In this video, a PhD Student from the University of Maine explains how ice cores are used to study global climate change.

This animated visualization was created for the planetarium film 'Dynamic Earth'. It illustrates the trail of energy that flows from atmospheric wind currents to ocean currents.

A series of activities designed to introduce students to the role of sediments and sedimentary rocks in the global carbon cycle and the use of stable carbon isotopes to reconstruct ancient sedimentary environments. Students will make some simple calculations, think about the implications of their results, and see an optional demonstration of the density separation of a sediment sample into a light, organic and a heavier mineral fraction.

This interactive visualization from the NASA Earth Observatory website compares Arctic sea ice minimum extent from 1984 to that of 2012.

This video from the U.S. National Academies summarizes the energy challenges the United States faces, the technological challenges, and the need for behavior and policy changes required to meet the challenge.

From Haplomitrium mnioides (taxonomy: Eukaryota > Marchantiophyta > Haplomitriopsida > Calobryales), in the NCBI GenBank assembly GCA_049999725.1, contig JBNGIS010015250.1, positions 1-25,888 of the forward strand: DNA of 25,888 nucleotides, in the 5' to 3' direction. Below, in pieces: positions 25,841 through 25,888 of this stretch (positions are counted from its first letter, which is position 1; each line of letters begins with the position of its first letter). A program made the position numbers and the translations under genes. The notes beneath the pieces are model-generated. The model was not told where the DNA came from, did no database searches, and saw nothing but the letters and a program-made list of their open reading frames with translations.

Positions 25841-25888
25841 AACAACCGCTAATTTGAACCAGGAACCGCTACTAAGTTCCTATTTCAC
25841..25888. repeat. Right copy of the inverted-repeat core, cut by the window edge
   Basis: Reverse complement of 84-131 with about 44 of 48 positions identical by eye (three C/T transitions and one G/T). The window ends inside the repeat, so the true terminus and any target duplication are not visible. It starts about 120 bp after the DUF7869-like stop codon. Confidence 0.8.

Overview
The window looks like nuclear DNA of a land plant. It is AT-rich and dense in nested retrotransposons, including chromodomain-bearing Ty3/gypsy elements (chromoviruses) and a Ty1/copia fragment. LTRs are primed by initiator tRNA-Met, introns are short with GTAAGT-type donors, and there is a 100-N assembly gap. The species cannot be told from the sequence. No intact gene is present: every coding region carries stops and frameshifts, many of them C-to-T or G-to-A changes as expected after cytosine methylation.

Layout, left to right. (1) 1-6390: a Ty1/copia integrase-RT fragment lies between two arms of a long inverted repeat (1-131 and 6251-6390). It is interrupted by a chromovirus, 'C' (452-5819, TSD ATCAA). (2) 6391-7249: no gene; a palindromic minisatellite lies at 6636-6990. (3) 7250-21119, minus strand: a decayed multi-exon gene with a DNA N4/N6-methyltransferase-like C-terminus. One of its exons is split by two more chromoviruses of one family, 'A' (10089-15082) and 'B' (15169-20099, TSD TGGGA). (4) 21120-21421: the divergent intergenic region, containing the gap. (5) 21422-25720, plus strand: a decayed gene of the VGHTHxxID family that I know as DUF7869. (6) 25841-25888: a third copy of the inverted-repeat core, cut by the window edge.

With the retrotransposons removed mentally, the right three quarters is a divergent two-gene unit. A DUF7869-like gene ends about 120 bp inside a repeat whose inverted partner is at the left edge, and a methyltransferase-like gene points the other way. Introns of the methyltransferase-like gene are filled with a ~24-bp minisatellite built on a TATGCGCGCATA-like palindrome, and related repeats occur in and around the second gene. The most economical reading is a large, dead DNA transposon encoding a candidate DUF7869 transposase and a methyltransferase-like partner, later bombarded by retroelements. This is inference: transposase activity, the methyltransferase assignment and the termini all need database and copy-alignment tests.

Sankey (or Spaghetti) diagrams parse out the energy flow by state, based on 2008 data from the Dept. of Energy. These diagrams can help bring a local perspective to energy consumption. The estimates include rejected or lost energy but don't necessarily include losses at the ultimate user end that are due to lack of insulation.

This video addresses two ways in which black carbon contributes to global warming - when in the atmosphere, it absorbs sunlight and generates heat, warming the air; when deposited on snow and ice, it changes the albedo of the surface. The video is effective in communicating about a problem frequently underrepresented in discussions of climate change and also public health.

This video is one of a series of videos produced by the Switch Energy project. It presents the pros and cons of wind power, such as where to build, affordability, efficiency, transmission.

This video reviews the benefits and drawbacks associated with growing corn to make ethanol.

With this simulation from the NASA Climate website, learners explore different examples of how ice is melting due to climate change in four places where large quantities of ice are found. The photo comparisons, graphs, animations, and especially the time lapse video clips of glaciers receding are astonishing and dramatic.

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